TaqbirC
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These are my choices for two different colleges. Which one should I choose and which would be better for Law at Uni?

First college:
Law
Religious Studies
Ancient History

Second college:
History
Government and Politics
Philosophy

I actually prefer the first college in terms of where I want to go and I prefer the subjects. But what would look better and be more useful for Law at Uni?

Thank you.
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squirrology
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(Original post by TaqbirC)
These are my choices for two different colleges. Which one should I choose and which would be better for Law at Uni?

First college:
Law
Religious Studies
Ancient History

Second college:
History
Government and Politics
Philosophy

I actually prefer the first college in terms of where I want to go and I prefer the subjects. But what would look better and be more useful for Law at Uni?

Thank you.
There aren't any essential A-levels to take for Law, as long as you at least have one facilitating subject and an essay based subject. I would personally say the subjects in the Second college are substantially better than the first college.

History - Is classified as a strong and facilitating essay based subject which will be an advantage to have when applying for universities.

Gov & Politics and Philosophy: Both enable you to structure arguments/get into debates and Gov & Politics is an A-level subject which is mainly taken by Law students, additionally, you would be able to learn more about how the country is governed etc.

However, if you prefer the first college and think you would get better grades then I would definitely choose there as they are still good subjects to have:

Religious studies - It is not a facilitating subject but it will still give you a decent amount of preparation for university study.

Law - Very useful to have but it's not exactly essential

Hope this somewhat helped
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chris2791
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(Original post by squirrology)
There aren't any essential A-levels to take for Law, as long as you at least have one facilitating subject and an essay based subject. I would personally say the subjects in the Second college are substantially better than the first college.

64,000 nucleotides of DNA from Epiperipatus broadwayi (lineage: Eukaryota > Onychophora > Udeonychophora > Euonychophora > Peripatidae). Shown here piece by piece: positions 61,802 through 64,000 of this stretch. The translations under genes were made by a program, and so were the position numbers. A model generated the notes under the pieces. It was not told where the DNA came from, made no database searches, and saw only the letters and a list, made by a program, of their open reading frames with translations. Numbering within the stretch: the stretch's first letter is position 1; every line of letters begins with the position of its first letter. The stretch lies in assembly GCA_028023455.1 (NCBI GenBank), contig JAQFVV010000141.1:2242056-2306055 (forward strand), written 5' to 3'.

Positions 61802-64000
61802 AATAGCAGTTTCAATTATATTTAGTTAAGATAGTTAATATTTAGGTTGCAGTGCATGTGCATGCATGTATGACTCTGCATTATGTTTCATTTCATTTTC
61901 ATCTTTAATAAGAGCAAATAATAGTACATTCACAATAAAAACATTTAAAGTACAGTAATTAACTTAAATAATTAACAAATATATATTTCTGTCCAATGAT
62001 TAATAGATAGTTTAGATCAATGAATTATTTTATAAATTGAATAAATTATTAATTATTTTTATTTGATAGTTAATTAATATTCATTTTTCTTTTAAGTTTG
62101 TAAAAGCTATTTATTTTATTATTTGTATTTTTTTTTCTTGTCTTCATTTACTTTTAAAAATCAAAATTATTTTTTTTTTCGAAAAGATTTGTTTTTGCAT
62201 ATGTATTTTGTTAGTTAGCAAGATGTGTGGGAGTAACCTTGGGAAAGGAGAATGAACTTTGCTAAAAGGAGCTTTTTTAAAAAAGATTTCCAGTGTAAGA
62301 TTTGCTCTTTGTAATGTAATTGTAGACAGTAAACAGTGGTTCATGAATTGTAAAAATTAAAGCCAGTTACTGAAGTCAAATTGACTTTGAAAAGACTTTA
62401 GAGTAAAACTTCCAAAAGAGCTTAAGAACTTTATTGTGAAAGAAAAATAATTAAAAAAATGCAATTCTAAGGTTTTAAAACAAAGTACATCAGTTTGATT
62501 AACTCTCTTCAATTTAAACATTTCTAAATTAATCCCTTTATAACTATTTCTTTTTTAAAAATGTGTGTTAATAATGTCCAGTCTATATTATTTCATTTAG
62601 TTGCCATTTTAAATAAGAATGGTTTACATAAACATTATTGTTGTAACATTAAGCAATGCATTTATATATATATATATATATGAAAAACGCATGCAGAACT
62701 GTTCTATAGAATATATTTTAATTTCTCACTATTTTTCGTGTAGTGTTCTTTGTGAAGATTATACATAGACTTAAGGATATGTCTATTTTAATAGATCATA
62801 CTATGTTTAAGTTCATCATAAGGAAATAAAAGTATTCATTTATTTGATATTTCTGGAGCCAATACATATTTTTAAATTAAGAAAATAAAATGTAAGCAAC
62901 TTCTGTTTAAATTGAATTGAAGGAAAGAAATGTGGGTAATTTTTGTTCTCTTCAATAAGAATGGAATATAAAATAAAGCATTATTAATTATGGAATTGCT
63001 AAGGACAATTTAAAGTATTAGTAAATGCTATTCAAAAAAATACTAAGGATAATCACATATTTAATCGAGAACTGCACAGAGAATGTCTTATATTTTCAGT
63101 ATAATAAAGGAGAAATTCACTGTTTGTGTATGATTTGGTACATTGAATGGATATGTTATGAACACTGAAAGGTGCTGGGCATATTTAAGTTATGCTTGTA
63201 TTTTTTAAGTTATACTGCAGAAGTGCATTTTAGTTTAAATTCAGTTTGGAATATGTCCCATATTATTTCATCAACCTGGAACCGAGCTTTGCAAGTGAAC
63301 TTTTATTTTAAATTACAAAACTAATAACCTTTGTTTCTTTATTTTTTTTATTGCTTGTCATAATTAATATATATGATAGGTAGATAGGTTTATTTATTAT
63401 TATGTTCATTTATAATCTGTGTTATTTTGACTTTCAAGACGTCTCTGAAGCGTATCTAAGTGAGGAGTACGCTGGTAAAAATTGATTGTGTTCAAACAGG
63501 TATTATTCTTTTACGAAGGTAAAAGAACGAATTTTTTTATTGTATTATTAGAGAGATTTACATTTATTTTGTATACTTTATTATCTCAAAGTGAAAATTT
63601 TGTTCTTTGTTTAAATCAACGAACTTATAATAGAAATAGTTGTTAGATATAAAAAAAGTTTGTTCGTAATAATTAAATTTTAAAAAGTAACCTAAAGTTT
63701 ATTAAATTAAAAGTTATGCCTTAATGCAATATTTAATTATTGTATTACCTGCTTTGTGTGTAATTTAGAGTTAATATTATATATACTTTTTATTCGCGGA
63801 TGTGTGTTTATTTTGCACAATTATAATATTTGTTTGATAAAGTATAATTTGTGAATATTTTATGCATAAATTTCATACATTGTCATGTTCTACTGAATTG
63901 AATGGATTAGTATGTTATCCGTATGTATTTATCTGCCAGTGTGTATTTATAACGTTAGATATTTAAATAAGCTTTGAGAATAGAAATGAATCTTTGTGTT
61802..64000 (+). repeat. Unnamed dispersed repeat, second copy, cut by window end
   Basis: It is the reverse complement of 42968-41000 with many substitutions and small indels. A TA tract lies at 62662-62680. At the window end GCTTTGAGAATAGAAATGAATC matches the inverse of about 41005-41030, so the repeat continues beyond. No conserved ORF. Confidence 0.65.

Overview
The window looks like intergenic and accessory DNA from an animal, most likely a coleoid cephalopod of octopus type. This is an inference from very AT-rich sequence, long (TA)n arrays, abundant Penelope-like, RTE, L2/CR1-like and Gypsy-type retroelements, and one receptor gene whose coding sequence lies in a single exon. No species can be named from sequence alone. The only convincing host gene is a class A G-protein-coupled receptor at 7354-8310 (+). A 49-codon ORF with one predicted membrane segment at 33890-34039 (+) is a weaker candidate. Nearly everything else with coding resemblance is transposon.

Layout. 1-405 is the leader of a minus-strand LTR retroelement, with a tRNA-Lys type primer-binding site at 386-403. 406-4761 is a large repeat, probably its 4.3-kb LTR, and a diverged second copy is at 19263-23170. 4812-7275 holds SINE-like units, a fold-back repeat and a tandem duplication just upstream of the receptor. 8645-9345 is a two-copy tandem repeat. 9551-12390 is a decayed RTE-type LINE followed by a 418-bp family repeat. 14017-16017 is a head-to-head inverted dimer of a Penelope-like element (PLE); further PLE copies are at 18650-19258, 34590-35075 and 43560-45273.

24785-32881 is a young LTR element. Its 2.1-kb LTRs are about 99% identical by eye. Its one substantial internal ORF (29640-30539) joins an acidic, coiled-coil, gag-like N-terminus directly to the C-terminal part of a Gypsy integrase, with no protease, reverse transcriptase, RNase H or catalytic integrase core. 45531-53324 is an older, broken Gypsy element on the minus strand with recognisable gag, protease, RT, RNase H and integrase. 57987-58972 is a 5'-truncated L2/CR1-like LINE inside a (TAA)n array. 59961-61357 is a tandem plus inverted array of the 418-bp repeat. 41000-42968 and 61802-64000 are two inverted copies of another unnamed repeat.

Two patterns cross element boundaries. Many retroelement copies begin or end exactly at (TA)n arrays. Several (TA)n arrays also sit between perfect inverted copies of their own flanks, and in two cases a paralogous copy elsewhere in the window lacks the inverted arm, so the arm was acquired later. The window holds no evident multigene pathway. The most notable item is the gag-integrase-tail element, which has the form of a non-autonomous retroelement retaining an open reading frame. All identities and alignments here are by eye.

History - Is classified as a strong and facilitating essay based subject which will be an advantage to have when applying for universities.

Gov & Politics and Philosophy: Both enable you to structure arguments/get into debates and Gov & Politics is an A-level subject which is mainly taken by Law students, additionally, you would be able to learn more about how the country is governed etc.

However, if you prefer the first college and think you would get better grades then I would definitely choose there as they are still good subjects to have:

Religious studies - It is not a facilitating subject but it will still give you a decent amount of preparation for university study.

Law - Very useful to have but it's not exactly essential

Hope this somewhat helped
I'm taking law my mum is a law teacher and she said law would be really good to take and all of her students whom took law at alevel are now at russel group unis so definitely go to college one im doing biology chemistry and law
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TaqbirC
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(Original post by squirrology)
There aren't any essential A-levels to take for Law, as long as you at least have one facilitating subject and an essay based subject. I would personally say the subjects in the Second college are substantially better than the first college.

History - Is classified as a strong and facilitating essay based subject which will be an advantage to have when applying for universities.